Indie cafe in Brixton takes on hedge fund-backed coffee chain over name: A family-run vegan cafe in Brixton has launched a legal challenge against the London expansion of a big US coffee chain seeking to rival Starbucks, claiming its “highly similar” brand was causing reputational damage to its “indie vibe”. The trademark dispute sets south London’s Blank Coffee, owned by Warner Newman and Samantha McKinson, against Blank Street, a New York brand whose owners are funding their expansion plans with the help of venture capital. Blank Street Coffee moved into the UK last year, saying it wanted to acquire 25 locations to add to its 50-plus stores in the US, as part of a global expansion funded by $60m (£50m) raised in 2021. The company wants to make London its “second city” after New York. The founders of Blank Street Coffee, Vinay Menda and Issam Freiha, say they wish to challenge Starbucks and Dunkin’ Donuts. The US company has, however, run into a legal row with Blank Coffee. The independent cafe in south London, founded in 2015 by Newman and McKinson as a cart catering to City workers, expanded into a cafe in Brixton in 2018, offering a plant-based menu. The owners are formally opposing the registration of the Blank Street Coffee trademark in the UK, claiming it would “amount to a misrepresentation likely to lead to confusion as to the origin of their goods”. The couple’s statement of grounds for their opposition to the trademark registration, claims the 11 Blank Street cafes in London are already “causing actual confusion and are damaging the opponent, in that customers are querying the inferiority of the Blank Street product and, assuming the opponent has sold out, complaining about it”. They add of recent press reviews: “Blank Street coffee has been reported as being insipid and weak.” In a separate legal letter, Newman and McKinson said they believed the US coffee chain, established in 2020, had in effect copied their name and their cafe’s “distinctive mint green/white/black livery, simple lettering … and were endeavouring to copy the indie vibe”. The US firm denied this. Blank Street denied claims of copying and said the couple’s lawyers had been guilty of “huge inaccuracies” in their correspondence.
Job of the day: COREcruitment is working with a luxury hotel and spa group with two hotels located in the Midlands and is looking for a group HR manager. A COREcruitment spokesperson said: “This role is to provide HR to all management and staff, to minimise staff turnover, and maximise career development potential. Duties include developing, implementing and being accountable for delivering the HR strategy for the business to drive employee engagement and high performance; managing informal and formal employee relations including dispute resolutions, disciplinary matters, grievances, absence, family leave, retirement and redundancy; supporting the management team in all recruitment processes; managing the HR budget; monitoring relevant legislation, ensuring the business operates accordingly; and managing and supporting moral and inspiring the teams." The salary is up to £60,000. For more information, email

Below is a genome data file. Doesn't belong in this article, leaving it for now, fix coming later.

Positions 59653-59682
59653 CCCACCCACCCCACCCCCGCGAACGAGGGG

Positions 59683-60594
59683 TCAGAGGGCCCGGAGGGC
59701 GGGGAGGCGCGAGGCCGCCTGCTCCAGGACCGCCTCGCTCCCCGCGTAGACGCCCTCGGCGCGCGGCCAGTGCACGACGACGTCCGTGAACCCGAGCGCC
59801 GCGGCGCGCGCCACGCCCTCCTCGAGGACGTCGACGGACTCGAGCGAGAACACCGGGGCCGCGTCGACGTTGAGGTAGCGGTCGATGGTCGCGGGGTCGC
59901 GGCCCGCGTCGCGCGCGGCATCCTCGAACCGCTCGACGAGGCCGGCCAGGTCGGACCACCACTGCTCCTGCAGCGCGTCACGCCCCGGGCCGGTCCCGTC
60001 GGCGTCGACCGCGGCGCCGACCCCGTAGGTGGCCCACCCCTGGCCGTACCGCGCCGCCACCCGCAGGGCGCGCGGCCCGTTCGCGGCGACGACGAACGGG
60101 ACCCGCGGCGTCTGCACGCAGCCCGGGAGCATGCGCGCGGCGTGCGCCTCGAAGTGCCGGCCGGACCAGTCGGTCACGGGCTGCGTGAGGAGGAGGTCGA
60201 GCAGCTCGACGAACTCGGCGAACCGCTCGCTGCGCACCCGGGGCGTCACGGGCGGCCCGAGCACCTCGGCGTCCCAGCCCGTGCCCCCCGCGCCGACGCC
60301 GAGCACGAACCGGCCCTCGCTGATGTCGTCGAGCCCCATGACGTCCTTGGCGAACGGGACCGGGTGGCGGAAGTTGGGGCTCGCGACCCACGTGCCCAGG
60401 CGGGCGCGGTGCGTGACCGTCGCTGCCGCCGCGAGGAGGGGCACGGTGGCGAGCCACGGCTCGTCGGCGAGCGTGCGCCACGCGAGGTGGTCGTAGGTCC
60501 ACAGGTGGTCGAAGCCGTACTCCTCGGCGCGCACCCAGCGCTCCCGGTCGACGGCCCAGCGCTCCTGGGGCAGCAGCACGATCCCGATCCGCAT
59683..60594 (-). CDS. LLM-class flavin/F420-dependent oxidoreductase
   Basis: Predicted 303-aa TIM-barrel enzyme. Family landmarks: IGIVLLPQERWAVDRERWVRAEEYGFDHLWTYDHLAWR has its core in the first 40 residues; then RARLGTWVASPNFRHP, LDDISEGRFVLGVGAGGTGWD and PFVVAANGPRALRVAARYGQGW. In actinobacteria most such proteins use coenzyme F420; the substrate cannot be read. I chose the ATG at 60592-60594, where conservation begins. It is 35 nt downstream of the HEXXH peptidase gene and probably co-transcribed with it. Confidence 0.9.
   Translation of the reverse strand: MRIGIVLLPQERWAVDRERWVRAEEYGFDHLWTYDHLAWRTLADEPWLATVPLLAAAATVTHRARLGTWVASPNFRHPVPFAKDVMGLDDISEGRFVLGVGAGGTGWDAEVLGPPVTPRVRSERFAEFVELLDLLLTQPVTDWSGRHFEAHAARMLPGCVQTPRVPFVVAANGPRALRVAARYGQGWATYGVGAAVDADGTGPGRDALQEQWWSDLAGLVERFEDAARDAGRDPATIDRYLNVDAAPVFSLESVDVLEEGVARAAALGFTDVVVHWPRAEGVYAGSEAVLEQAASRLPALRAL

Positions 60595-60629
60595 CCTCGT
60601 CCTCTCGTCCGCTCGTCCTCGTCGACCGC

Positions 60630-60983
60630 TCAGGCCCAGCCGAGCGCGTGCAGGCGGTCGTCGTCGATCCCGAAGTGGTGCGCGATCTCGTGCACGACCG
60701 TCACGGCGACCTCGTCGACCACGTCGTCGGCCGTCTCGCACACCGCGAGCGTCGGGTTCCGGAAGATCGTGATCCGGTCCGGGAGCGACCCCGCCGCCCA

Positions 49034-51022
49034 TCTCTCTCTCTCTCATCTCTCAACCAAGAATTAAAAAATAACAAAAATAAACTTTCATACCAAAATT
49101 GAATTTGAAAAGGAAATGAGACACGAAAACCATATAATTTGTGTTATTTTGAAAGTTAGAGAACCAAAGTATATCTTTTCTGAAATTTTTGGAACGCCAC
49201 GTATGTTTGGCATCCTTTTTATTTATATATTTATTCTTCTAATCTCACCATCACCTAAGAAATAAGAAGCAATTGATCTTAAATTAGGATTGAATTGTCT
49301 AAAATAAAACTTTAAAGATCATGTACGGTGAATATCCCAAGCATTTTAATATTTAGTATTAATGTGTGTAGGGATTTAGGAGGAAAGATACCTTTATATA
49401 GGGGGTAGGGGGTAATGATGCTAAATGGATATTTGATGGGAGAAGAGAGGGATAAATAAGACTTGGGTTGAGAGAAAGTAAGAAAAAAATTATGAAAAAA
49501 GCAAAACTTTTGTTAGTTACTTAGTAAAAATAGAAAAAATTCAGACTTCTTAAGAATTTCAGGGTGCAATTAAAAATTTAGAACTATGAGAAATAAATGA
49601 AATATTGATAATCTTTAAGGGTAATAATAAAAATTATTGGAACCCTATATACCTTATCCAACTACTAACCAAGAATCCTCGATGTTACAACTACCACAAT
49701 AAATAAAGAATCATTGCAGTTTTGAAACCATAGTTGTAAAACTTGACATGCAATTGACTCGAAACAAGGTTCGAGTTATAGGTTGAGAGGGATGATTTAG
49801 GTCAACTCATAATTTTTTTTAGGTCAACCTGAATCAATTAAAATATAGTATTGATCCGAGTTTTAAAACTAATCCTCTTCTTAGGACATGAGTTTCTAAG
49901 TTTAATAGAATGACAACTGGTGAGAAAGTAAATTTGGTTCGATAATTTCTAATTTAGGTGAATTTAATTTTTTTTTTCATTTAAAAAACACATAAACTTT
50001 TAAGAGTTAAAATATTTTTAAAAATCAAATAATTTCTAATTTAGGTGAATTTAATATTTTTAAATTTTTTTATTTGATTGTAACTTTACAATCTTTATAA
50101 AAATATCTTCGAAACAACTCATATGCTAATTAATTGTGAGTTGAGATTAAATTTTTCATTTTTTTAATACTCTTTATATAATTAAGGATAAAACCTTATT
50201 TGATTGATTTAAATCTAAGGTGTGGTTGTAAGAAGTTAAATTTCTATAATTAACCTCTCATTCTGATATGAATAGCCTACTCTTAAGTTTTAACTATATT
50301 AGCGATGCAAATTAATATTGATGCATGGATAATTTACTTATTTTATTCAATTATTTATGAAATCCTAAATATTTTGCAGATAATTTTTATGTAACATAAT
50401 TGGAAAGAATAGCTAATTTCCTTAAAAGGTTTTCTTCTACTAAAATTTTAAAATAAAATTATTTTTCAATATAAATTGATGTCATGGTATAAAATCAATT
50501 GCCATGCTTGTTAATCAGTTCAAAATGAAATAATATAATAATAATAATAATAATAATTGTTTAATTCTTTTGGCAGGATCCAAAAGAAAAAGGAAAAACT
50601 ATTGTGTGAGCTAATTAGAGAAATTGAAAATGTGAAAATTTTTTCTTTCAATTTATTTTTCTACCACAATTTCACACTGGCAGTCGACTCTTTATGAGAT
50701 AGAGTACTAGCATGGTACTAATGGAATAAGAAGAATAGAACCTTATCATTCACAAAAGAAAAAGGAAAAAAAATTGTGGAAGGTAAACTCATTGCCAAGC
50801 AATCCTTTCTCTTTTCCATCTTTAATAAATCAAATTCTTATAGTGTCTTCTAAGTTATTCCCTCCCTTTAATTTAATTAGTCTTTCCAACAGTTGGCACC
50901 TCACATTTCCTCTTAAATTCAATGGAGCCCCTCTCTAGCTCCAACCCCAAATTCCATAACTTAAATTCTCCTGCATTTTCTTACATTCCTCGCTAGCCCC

Company News:

Greene King sets out its ambition to have 50% of women in senior management roles by 2030: Ahead of International Women’s Day 2023, Greene King has set out its goal for a more even gender split within its senior management teams, along with its plans to work towards achieving them. The business is working towards having women make up 50% of its senior management roles by 2030 – an ambition set by Greene King’s executive board – which forms part of its wider diversity and inclusion strategy and is supported by Greene Sky, its women’s focused employee-led inclusion group. Greene Sky said its ambition is to “help more women shape the future of the business and is composed of women and allies across all levels of the company”. As well as advising on current issues faced by team members, its role is to encourage female empowerment and inclusion across all of Greene King. On the back of initiatives already in place, including reverse mentoring, female mentoring and inclusive leadership training, and the introduction of a new maternity policy, Greene King is now committing to further action. It said more programmes are underway which will focus on developing and nurturing existing talent to aid better succession planning, as well as introducing inclusive hiring training aimed at driving more women into its recruitment pipeline. Clair Preston-Beer, managing director for Greene King pubs and Greene Sky’s executive board sponsor, said: “We recognise that we’re on a journey to everyday inclusion, where all our people are embraced and valued for who they are so that they can reach their full potential and thrive. This pledge is the first step in the right direction to working towards delivering greater gender parity and our ambition to have 50% of senior management roles filled by women by 2030. With our ongoing inclusion activity, developing existing and attracting new talent, along with further policy improvements, I believe we have solid plans in place to make change become a reality. Although International Women’s Day is a great opportunity to highlight the fantastic female success stories within Greene King, supporting and developing women is a constant, ongoing focus for us.”